By Claire Kalikman
[dropcap]O[/dropcap]n Wednesday, February 14th, the Beinecke Library hosted its first event in a three-part series about the year 1968, 50 years later. The series mainly focuses on art, especially art in reaction to politics. Because 1968 was such a transformational year in domestic and global politics and culture, several news outlets have also run stories commemorating the year.
In 1968, the United States was at war with Vietnam. Protests shook every continent, including the famous “I Am A Man” rally. Dr. Martin Luther King and Senator Robert Kennedy were assassinated. But it was also a year of progress. The Civil Rights Act became law, and man landed on the moon.
The event on Wednesday consisted of talks by William Marotti, a professor at UCLA and author of the book Money, Trains, and Guillotines: Art and Revolution in 1960s Japan, and Yuriko Furuhata, a professor at McGill University and author of Cinema of Actuality: Japanese Avant-Garde Filmmaking in the Season of Image Politics. The lectures focused on the counterculture movement in Japan in the 1960s, similar to the mood of hippiedom and protest that swept the United States.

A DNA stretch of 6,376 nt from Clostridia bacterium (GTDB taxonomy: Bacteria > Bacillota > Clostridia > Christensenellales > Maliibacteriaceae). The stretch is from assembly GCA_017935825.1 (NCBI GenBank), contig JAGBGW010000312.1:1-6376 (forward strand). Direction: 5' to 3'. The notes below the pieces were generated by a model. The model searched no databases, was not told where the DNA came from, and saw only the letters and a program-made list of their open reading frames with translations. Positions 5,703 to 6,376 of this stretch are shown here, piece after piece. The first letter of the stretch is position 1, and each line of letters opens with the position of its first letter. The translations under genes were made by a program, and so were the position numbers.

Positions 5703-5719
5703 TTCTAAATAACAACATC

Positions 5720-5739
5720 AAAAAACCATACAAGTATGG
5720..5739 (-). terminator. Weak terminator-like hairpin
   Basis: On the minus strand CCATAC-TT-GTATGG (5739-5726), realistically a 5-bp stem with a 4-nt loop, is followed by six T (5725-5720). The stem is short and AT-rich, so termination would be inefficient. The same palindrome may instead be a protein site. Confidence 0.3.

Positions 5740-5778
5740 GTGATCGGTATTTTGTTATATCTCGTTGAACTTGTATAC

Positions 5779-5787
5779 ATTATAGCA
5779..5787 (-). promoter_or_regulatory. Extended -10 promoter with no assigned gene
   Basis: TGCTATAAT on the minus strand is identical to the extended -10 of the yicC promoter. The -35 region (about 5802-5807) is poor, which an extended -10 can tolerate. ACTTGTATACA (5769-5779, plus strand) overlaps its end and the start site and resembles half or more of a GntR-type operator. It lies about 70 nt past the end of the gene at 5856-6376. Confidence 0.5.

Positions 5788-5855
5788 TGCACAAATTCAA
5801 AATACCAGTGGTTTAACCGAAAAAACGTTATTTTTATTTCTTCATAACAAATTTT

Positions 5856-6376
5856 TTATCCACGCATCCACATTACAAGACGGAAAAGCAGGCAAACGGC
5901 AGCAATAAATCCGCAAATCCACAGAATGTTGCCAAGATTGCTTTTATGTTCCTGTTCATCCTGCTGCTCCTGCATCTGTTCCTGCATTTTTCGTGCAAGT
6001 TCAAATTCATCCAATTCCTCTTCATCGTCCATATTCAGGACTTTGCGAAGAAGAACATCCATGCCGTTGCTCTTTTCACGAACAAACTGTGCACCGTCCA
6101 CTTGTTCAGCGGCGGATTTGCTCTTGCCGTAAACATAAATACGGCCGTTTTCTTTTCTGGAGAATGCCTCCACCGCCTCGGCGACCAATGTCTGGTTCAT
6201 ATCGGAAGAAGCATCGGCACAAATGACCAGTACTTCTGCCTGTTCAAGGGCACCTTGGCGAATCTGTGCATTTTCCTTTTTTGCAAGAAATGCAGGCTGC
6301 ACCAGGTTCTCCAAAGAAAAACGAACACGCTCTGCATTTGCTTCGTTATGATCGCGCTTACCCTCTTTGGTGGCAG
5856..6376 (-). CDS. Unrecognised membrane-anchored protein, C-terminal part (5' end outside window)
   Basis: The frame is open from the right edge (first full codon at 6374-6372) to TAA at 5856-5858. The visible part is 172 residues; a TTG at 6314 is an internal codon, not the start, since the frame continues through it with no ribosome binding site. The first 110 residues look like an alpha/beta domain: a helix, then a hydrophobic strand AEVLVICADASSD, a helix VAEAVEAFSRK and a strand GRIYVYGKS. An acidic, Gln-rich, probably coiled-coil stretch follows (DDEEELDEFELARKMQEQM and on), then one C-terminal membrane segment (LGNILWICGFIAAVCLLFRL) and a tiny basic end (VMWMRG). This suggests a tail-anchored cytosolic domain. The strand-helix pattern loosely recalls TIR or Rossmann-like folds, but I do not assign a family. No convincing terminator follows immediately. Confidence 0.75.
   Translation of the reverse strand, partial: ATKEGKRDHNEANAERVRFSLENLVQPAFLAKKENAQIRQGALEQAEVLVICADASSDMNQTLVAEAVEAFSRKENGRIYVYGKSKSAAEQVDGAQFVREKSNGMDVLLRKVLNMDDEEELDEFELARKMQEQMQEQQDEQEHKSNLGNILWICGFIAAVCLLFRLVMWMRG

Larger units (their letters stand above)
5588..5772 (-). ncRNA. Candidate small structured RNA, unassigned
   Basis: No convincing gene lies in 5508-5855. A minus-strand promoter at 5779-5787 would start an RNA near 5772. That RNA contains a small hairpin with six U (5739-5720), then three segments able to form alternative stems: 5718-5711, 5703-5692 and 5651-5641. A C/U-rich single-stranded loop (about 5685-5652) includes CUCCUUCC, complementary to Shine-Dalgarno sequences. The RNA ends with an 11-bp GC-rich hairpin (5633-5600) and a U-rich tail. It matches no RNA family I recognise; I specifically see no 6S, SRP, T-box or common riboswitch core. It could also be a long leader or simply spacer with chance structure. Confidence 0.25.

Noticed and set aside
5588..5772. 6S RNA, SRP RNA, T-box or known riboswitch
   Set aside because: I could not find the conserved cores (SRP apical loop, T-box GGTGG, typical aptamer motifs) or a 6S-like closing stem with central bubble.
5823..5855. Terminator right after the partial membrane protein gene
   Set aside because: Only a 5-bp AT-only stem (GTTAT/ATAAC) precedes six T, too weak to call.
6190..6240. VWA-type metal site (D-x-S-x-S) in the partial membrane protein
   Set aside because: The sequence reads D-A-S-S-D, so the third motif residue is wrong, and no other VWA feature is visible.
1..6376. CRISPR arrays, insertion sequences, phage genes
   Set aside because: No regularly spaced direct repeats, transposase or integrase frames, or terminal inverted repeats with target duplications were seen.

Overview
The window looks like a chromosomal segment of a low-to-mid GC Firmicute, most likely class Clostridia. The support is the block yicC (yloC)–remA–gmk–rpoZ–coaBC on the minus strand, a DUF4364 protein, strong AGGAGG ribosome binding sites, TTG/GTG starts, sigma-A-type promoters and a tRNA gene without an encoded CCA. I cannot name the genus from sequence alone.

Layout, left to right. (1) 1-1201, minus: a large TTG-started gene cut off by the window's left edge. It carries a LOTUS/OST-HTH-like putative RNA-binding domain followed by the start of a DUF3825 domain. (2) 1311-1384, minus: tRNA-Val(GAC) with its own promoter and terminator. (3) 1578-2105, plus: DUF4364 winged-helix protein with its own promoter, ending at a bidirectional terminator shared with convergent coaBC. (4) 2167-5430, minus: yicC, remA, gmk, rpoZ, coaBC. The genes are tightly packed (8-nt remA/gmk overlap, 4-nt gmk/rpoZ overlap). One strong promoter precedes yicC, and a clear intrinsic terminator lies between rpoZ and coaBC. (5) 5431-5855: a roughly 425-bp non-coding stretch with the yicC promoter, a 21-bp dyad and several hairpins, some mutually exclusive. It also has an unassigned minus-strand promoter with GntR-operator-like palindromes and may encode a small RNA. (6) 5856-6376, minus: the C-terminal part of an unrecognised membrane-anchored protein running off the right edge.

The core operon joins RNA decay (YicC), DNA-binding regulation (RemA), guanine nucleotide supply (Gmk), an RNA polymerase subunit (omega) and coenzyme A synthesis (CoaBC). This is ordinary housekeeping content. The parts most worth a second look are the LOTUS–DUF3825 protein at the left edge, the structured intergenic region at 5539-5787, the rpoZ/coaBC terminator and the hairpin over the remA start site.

The events go in conjunction with a class called “1968@50: Art, Architecture, and Cultures of Protest” taught by Eeva-Liisa Pelkonen in the School of Architecture. The class uses many primary source documents from the Beinecke Library. The course aims to answer questions about the possibilities and limits of art and architecture as vehicles for social change. It also covers relations between “high” and “low” culture in ’68 and the contradictions inherent in the notion of an “avant-garde of the masses”, along with many other social factors.
I found the lectures difficult to understand and relate to, as I am not a member of the class. In my opinion, the speakers used overly academic jargon, alienating much of the audience and clouding any central message. That being said, the primary documents shown were engaging and stimulating. It was intriguing to see how images from the hippie movement in the United States translated into Japanese culture. There was a clear influence, from the haircuts to posters.
The second event of the series will take place on April 4th in the School of Architecture, and will discuss Italy in 1968. The third event is closer to home, covering events in New Haven in the same year.
Claire Kalikman ’21 is in Morse College. Contact her at firstname.lastname@example.org.